Personalizing Your Hatsumode Experience at a Shrine or Temple
I loved the beauty of Kongourinji, which is one of the three Kotosanzan temples ( covered previously on Be Wa ). Other than the person who took our admission fees, the place seemed to be empty, setting a very quiet and serene start to the new year.
Walking up the slope, which is slowly taxing (that footing especially!), I passed many small statues wearing colorful fabric bibs. These are in honor of Jizo Bosatsu, the Bodhisattva who protects children, including stillborns. It is said that there are over 1,000 statues here, and I would not be surprised if there were twice as many!
At the top, we entered through a gate with a set of huge straw sandals, and also two wooden statues; their intimidating faces really set the mood! Not in a bad way though; their faces seemed fiercely protective.
There was a small wooden covering for incense, where I lit three sticks and then breathed in the relaxing scent. I resisted the urge to make smoke rings. I noticed a lot of paper tags at this temple, and it turns out that they are somewhat like a business card. Called senjafuda, it is a paper sticker that has a name of it and serves to commemorate a visit to a temple or shrine.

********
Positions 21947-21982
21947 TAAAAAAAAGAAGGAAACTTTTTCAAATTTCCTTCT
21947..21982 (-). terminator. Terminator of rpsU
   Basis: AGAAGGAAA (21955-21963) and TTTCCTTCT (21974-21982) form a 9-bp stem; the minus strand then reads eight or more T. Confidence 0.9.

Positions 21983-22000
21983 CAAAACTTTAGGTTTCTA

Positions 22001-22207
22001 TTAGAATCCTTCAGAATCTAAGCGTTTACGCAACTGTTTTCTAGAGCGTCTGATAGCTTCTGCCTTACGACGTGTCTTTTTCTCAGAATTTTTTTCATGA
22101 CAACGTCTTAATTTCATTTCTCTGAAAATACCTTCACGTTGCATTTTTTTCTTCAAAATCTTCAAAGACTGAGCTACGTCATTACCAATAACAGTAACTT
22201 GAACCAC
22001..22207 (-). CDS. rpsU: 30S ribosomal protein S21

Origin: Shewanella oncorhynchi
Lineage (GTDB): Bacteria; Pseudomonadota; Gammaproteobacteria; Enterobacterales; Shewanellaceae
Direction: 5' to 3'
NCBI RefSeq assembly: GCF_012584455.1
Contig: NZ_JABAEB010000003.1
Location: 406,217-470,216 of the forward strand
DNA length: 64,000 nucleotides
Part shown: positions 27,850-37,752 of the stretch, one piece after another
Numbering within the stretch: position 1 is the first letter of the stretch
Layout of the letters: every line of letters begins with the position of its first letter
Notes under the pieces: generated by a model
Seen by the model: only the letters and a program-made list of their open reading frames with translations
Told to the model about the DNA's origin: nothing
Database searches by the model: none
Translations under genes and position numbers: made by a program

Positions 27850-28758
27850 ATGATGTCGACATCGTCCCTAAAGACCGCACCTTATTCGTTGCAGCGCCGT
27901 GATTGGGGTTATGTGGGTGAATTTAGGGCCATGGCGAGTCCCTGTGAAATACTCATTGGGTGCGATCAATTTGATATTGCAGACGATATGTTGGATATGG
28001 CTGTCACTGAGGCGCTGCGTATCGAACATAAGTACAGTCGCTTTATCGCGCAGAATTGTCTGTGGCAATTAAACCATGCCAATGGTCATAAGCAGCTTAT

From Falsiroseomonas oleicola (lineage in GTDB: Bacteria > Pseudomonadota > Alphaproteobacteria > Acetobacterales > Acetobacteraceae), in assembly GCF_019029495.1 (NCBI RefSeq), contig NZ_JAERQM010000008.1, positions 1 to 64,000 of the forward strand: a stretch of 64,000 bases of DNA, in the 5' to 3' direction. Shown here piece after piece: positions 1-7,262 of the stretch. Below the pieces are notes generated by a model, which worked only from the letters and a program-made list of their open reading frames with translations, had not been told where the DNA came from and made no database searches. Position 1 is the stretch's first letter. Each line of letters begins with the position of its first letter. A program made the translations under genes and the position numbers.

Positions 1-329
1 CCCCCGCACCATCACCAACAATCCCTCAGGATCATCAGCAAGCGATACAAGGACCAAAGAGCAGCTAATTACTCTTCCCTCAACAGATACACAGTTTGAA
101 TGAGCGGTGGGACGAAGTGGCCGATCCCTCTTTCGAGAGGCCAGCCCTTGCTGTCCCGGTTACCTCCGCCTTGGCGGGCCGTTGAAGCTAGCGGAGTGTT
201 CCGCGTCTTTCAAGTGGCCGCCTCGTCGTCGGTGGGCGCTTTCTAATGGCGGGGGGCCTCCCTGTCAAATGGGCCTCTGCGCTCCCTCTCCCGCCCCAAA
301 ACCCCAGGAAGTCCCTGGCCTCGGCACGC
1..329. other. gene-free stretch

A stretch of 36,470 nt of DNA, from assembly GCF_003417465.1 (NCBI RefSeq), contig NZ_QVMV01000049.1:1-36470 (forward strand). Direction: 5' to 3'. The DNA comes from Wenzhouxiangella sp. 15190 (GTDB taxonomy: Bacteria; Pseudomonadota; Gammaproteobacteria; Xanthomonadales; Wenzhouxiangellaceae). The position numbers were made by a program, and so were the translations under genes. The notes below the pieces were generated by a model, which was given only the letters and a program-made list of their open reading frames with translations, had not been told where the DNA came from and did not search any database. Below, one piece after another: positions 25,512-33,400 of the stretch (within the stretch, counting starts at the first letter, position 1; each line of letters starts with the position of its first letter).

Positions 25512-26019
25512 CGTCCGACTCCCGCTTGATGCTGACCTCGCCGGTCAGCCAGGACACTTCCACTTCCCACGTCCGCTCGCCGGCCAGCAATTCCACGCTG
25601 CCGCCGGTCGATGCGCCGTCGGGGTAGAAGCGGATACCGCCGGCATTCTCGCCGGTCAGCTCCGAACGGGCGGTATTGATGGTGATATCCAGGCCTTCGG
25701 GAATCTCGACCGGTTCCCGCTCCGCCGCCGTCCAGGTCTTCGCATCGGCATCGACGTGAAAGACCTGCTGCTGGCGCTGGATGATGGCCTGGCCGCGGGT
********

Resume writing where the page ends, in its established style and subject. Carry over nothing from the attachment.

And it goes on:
The Kongourinji Pagoda is three stories high, and absolutely beautiful. Near the pagoda there were some buds on the trees and it looked timeless.
Walking through the rest of the gardens (spotting yukitsuri) and weaving through the path back down was beautiful. Compared to the populated Taga Taisha, Kongourinji felt peaceful and beautiful. Soft healthy moss and warm earth tones gave the temple an inviting presence that encouraged me to stay longer. No matter how you decide to do Hatsumode, you are sure to have a good time. As for me, I recommend doing both, engaging in the crowd and purchasing omikuji, and then taking a quiet break to freshen yourself for the new year and a new you.